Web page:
InStyle’s Publisher: Branded Content and the Affluent Consumer Is Our Winning Formula

The roster of media mavens, moguls and boldface names spotted today at Michael's.

DianeClehaneLunch_FeaturedDespite the dreary weather — Will the sun ever come out again? — Michael’s was jam-packed with plenty of the usual suspects and the random Hollywood hotshot (Harvey Weinstein) and celebrity (actress Judith Ivey). I was glad my date, InStyle’s smart and personable publisher, Patrick Connors arrived a full fifteen minutes early. Patrick had a lot to say about all the exciting and innovative initiatives in the hopper at the Time Inc. title and the early start gave me a chance to soak up every word before the inevitable din took over the dining room.

Dorinda Medley and Diane Clehane
Diane Clehane and Patrick Connors
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I first met Patrick in this very room (where else?) when he joined me for a ‘Lunch’ a few years back with Galvanized Brands’ David Zinczenko. At the time, Patrick was svp and publisher at Men’s Fitness (where, coincidentally, he started his career) working with Dave to relaunch the title as a lifestyle brand. Let’s just say things turned out pretty well for all concerned. Patrick quadrupled profitability within his first 16 months on the job and went on to increase the digital business by 150 percent.

In August of last year, Patrick was tapped as publisher for InStyle. In this role, he heads up sales and marketing across all platforms, in addition to developing new growth opportunities and revenue streams alongside longtime editorial director Ariel Foxman. Having worked at Condé Nast as associate publisher of Glamour and Details, this is Patrick’s first tour of duty at Time Inc. “They really respect the consumer,” he told me. Just the other day Patrick and Ariel helmed a joint presentation on “the future of the brand” for CEO Joe Ripp and the company’s board of directors. The symbiotic relationship of InStyle’s editor and publisher has been critical to the overall success of the brand. “The [publishing] culture has changed,” Patrick said between bites of chicken paillard. “We have to be in each other business every day. In order to connect to the consumer, we have to have an understanding of each other’s business. It’s a collabortation.”

As a longtime fan of the title (I still have the very first issue with Barbra Streisand on the cover) I told Patrick I liked the luxe new look of the magazine, which was unveiled with the March issue. The first redesign in eight years included the introduction of “bespoke” typeface dubbed ‘Luce’ font in honor of Henry Luce. “InStyle’s font had been copied ten times over,” said Patrick.  “The new font elevates the brand but we didn’t change the content.” But there were additions. “We learned the consumer loved [our] sections so we added ‘The Get’ and ‘The Guide.'” One thing that didn’t change was the trim size. The powers that be opted to increase the paper stock instead. “[Our reader] is an affluent woman who likes luxury, our product has to feel luxurious, not flimsy when she’s holding it.” Obviously, it’s working. “We’re the number one selling brand on the newsstand. We sell more than 97 percent [of the magazines] out there.”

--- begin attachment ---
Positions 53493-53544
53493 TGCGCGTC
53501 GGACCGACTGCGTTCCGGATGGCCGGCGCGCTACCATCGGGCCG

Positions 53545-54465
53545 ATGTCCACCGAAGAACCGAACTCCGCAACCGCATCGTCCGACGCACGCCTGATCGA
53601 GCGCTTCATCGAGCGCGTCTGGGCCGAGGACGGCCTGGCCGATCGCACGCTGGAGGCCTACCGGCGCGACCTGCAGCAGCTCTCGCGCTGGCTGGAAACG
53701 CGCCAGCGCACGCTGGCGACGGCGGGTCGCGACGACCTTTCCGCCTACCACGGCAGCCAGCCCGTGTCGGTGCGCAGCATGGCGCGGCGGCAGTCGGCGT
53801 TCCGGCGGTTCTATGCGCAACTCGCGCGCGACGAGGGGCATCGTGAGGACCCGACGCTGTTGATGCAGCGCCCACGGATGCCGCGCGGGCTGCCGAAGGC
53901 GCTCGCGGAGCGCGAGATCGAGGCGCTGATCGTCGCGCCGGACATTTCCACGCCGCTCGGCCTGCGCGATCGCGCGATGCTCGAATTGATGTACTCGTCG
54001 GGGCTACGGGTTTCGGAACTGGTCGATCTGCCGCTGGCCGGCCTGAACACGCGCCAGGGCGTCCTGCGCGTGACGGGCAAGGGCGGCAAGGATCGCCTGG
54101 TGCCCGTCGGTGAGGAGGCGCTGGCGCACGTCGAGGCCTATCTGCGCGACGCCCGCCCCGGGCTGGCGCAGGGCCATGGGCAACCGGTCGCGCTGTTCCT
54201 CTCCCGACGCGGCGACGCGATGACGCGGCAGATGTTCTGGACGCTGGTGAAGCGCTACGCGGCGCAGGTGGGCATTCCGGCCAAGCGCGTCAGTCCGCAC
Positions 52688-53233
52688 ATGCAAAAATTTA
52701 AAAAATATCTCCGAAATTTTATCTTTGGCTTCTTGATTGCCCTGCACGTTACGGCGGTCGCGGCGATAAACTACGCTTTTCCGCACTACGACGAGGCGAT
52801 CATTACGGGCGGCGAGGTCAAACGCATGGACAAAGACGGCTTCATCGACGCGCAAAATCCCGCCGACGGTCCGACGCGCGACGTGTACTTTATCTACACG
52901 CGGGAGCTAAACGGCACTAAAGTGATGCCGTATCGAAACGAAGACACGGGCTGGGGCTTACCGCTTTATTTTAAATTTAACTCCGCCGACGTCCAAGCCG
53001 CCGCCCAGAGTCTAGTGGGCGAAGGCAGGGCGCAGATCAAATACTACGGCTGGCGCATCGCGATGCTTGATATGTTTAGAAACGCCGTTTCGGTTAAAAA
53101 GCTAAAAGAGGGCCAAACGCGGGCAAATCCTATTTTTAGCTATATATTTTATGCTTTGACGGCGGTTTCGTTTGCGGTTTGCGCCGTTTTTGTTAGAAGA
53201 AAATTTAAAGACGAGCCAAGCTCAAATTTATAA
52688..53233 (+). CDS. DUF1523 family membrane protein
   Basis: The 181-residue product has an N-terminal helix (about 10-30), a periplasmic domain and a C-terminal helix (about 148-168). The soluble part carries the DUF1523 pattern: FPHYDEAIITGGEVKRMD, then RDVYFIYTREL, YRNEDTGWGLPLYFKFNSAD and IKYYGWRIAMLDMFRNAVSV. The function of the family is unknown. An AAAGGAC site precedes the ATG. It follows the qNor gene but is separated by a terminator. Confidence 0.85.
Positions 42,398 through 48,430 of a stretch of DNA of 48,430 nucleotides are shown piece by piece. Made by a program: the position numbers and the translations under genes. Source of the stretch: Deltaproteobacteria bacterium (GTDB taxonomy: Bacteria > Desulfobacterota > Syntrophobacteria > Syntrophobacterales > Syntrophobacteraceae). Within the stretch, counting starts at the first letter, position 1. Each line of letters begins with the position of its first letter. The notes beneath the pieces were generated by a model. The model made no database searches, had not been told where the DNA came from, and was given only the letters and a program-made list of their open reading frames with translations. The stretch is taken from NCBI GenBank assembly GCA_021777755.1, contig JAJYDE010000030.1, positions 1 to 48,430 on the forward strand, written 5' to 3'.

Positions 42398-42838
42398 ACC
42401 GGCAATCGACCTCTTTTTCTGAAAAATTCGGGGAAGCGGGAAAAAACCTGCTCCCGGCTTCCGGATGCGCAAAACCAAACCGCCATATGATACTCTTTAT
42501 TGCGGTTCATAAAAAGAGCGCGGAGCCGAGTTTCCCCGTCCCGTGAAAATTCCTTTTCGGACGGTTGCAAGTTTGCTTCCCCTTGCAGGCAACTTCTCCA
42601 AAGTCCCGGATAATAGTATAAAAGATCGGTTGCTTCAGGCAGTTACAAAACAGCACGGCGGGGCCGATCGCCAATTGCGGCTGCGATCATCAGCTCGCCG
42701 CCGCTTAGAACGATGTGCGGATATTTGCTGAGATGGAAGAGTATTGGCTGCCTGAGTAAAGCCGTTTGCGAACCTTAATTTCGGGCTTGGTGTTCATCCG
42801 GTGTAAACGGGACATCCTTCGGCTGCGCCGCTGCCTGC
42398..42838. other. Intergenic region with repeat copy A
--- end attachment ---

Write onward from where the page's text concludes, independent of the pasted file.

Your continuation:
In the race to reach — and keep — the all-important fashion and beauty shopper with money to spend on her favorite brands, InStyle is miles ahead of its competitive set with more women with a household income of over $100k than all the other fashion books, including Vogue, Harper’s Bazaar and even Vanity Fair. “The InStyle Collection” — the digital iteration of the brand — reaches 11.7 million uniques every month. Here’s the statistic that really made me sit up and take note: Every month each reader purchases an average of seven items solely from InStyle’s ads — more than any other competitor.

All of this is catnip to advertisers who, in addition to keeping their print programs [pages are unchanged versus last year] are flocking to digital programs. The reason why? “There is only 6 percent duplication between our print and digital user. They’re psychographically similar, but it’s a different consumer,” Patrick told me.

One of the biggest areas of growth is in branded content. Thanks to the new “amazing” InStyle Studios located in Time Inc.’s downtown offices, editorial and advertising teams are better able to work together to keep pace with increased advertiser demand. Patrick told me 40 percent of the digital revenue is from native content developed at InStyle Studios.  “Advertisers want custom content. The question is: How do we incorporate advertising in content in a way the consumer is interested in? It’s all about balance. It’s not just slapping a logo on something. It’s about integrating product and the right messaging.”